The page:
Rotodynamic pumps designed by traditional methods have persisted at their current levels of maturity, vis-à-vis performance and efficiency, for decades now. These historical statistics of performance have been formulated as industry standard charts of efficiency based on specific speed and flow-rate (Fig. 1). Through the last decade, research activity aimed at challenging and surpassing these historical performance levels, via the application of various optimization methods and tools, has been slowly but surely building up.
The work presented in this paper is one such effort to enhance the performance of a pump, with the impeller blade of a medium specific speed centrifugal pump chosen as its subject, the blade being the heart of any turbo-machine.
This study is somewhat unique in the respect that intuitive, high-level features were used to optimize the blade design rather than inanimate variables. A radical and proprietary blade development scheme allowed a 75% reduction in the number of parameters needed to fully describe the blade, compared to conventional blade layout and development schemes.
A software suite comprised of an intimate blend of proprietary and commercial tools, for design, performance simulation and optimization, constituted the engine for this study. A template was generated with all software linked in a seamless bi-directional communication loop for hands-off execution of the optimization study (Fig. 3).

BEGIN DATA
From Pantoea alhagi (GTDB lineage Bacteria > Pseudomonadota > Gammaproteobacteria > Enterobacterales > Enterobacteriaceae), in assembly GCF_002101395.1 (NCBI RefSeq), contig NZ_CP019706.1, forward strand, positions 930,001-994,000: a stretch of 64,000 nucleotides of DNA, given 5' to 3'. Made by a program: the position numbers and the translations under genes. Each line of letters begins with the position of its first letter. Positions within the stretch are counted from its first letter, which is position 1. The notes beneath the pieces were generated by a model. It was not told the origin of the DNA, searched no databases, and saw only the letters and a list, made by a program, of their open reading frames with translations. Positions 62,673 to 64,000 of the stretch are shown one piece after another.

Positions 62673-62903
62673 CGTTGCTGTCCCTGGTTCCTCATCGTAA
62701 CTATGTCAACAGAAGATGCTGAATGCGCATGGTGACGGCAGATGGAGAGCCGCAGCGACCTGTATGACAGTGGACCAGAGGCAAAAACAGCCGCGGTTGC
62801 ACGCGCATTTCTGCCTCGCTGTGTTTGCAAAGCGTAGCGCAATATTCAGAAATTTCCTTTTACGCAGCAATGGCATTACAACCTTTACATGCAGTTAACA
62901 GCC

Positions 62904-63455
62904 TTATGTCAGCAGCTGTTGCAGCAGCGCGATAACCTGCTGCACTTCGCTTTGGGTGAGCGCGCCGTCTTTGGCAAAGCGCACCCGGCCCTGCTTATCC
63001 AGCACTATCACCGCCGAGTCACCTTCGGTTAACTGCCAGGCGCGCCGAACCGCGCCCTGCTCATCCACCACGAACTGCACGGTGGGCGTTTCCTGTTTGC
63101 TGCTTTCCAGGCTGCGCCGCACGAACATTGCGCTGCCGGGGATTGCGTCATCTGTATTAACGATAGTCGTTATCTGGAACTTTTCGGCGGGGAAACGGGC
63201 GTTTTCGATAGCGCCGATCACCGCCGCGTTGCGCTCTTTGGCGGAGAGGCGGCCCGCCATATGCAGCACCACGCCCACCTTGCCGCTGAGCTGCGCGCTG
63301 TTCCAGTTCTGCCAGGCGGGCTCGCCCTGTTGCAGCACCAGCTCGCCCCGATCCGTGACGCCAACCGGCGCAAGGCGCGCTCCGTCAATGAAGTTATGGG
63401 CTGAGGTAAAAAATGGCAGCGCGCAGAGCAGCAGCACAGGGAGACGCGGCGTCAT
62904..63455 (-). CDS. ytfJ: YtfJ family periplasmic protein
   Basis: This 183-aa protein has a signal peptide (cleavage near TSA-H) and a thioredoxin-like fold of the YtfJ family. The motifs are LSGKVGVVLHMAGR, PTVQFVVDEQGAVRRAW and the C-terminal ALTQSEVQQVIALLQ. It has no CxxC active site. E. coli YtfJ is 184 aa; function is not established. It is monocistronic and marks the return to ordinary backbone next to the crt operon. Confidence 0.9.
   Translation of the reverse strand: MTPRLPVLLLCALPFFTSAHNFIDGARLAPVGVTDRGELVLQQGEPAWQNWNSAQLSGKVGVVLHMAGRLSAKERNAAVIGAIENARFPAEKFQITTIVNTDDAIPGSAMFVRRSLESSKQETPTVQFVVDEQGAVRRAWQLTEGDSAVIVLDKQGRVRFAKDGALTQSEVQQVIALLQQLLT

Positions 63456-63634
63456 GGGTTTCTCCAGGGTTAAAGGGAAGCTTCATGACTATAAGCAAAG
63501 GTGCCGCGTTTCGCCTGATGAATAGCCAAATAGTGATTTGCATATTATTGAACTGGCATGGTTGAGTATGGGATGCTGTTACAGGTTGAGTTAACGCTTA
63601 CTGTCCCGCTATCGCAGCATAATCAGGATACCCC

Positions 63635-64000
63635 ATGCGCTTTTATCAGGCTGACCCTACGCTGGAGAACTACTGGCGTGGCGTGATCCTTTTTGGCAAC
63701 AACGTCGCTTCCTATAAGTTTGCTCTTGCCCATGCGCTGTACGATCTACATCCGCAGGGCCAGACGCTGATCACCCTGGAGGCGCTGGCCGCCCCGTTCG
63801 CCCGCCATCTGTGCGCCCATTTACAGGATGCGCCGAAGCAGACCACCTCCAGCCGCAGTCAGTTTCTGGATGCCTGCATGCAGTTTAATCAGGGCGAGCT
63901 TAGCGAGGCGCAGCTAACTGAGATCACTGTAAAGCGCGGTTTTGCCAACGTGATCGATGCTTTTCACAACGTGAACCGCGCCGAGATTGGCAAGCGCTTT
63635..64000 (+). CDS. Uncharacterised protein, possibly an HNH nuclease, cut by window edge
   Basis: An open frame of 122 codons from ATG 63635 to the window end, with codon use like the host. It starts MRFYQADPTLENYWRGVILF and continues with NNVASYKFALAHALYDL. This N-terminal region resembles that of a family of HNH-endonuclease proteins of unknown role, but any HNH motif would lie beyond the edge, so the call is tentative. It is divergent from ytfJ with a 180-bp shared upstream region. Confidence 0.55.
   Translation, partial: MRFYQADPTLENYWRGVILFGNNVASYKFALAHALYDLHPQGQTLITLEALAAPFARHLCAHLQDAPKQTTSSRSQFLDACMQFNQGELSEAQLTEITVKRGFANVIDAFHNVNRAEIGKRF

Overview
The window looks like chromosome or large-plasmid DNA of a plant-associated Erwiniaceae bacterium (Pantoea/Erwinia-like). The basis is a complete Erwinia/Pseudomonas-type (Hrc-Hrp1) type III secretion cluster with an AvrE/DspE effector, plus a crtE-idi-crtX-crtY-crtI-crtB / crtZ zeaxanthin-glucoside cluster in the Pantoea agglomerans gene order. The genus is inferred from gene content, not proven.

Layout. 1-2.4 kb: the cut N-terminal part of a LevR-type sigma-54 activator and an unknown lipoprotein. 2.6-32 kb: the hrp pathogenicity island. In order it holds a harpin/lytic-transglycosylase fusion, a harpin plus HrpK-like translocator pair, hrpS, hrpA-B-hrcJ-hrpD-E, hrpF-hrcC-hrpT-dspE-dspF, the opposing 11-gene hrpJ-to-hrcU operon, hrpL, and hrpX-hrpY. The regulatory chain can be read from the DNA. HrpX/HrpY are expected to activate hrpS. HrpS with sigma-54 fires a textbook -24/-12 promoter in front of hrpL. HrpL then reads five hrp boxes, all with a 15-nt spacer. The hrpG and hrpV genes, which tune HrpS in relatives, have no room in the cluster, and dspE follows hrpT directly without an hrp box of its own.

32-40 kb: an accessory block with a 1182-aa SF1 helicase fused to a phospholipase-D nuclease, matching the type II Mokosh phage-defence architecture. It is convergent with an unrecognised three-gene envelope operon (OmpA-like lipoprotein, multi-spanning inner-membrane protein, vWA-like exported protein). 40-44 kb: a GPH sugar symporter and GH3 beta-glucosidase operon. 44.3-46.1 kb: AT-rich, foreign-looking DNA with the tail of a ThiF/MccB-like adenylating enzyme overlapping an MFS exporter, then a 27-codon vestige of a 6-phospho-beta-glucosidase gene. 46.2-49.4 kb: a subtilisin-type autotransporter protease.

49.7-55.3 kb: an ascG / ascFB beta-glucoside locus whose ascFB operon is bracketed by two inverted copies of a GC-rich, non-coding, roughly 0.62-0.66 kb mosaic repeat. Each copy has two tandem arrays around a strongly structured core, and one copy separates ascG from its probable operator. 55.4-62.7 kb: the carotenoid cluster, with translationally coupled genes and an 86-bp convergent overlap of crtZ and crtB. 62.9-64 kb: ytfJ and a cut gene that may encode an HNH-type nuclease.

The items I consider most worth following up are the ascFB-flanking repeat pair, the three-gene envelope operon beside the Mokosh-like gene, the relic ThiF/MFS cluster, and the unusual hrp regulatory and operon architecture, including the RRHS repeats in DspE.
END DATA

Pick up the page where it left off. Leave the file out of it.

A Design of Experiments (DoE) scheme is used to generate several hundred design points corresponding to different geometry and flow configurations. Computational Fluid Dynamics (CFD) software was used to simulate the performance and yield integrated output parameters, viz., head, power, and efficiency, for each design point at multiple flow-rates. Data from the simulated DoE table was then used to generate an n-dimensional Response Surface (RS), which established pre-validated relationships of the output to the input parameters.
Finally, a Multi Objective Genetic Algorithm (MOGA) technique was used to extract the most efficient designs satisfying other weighted goals or objectives. The weighting process forces some objectives to be sacrificed to a certain extent in favor of others, which is a good reflection of reality, since a trade-off between different objectives is an essential element of any design process. The predictions from the optimizer were then subjected to a final round of CFD simulations for validation.
Two discrete application examples were used as test cases for this study, using the optimization template described in the foregoing.
This multi objective optimization approach resulted in a performance improvement of 2 efficiency points over a mature baseline blade design, developed using an advanced proprietary design code. Traditional CFD-assisted design enhancements were found to provide less than 1 point of efficiency improvement over this baseline design.